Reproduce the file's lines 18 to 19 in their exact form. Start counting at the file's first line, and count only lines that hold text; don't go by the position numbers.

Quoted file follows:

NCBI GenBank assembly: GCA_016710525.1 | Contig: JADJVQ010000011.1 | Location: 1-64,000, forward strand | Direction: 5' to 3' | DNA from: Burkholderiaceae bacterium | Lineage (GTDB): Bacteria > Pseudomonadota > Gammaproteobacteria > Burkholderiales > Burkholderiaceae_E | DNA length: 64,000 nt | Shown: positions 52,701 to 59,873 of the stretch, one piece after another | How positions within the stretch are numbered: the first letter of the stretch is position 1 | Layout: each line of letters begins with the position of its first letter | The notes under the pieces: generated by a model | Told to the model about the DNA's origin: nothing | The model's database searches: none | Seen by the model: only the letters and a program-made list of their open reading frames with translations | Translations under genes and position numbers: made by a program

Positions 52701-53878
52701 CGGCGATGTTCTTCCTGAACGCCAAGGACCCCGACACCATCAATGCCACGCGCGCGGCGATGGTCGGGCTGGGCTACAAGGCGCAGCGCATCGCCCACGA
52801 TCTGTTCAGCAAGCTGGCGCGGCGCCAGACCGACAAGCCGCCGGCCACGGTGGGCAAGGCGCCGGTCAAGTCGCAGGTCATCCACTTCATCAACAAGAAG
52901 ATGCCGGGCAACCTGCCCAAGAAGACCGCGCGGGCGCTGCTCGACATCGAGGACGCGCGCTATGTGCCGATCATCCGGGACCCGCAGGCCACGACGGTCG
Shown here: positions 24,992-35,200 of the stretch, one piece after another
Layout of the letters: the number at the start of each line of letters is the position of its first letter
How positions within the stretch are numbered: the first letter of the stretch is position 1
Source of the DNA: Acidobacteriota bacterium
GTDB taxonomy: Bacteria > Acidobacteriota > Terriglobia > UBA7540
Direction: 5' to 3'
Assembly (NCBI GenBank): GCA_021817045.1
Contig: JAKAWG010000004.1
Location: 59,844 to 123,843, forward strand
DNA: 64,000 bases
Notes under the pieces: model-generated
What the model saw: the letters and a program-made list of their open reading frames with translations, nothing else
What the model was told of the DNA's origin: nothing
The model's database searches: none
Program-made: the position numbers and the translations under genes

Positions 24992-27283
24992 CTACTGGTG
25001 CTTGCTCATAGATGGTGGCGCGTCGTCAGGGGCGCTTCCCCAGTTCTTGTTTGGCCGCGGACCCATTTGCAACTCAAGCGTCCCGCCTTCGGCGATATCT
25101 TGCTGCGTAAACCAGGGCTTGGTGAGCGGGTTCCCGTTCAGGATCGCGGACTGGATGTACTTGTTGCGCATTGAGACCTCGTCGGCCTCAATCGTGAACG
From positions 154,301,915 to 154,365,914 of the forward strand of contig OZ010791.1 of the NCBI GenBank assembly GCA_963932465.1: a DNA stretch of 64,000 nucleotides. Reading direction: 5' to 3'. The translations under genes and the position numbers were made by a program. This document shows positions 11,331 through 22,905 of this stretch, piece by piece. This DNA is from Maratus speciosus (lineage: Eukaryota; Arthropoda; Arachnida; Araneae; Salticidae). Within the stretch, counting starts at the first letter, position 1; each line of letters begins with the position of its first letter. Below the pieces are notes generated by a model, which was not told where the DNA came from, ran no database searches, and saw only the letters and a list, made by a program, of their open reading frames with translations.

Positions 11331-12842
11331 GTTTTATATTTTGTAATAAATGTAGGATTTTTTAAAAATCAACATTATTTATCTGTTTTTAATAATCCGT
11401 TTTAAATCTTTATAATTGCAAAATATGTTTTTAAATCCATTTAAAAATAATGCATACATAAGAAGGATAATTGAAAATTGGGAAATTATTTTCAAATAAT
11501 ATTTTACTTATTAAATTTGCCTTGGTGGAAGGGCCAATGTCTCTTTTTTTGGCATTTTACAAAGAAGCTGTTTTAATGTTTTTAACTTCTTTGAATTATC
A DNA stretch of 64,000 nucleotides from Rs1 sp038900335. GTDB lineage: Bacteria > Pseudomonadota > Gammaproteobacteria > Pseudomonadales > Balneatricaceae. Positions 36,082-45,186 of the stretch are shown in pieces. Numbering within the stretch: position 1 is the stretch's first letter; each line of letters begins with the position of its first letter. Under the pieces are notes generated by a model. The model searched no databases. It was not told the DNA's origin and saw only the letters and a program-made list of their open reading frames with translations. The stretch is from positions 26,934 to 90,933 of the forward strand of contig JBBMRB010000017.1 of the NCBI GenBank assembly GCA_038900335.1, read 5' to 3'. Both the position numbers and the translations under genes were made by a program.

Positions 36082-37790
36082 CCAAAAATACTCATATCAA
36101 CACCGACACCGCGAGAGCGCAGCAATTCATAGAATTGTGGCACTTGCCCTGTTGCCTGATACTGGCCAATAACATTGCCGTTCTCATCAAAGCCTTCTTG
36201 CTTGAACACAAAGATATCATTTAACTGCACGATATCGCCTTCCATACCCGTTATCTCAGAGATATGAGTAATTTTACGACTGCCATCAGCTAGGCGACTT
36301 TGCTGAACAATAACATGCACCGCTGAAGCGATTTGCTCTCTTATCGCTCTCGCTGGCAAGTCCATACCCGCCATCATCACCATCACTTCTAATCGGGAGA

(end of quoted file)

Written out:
What the model was told of the DNA's origin: nothing
The model's database searches: none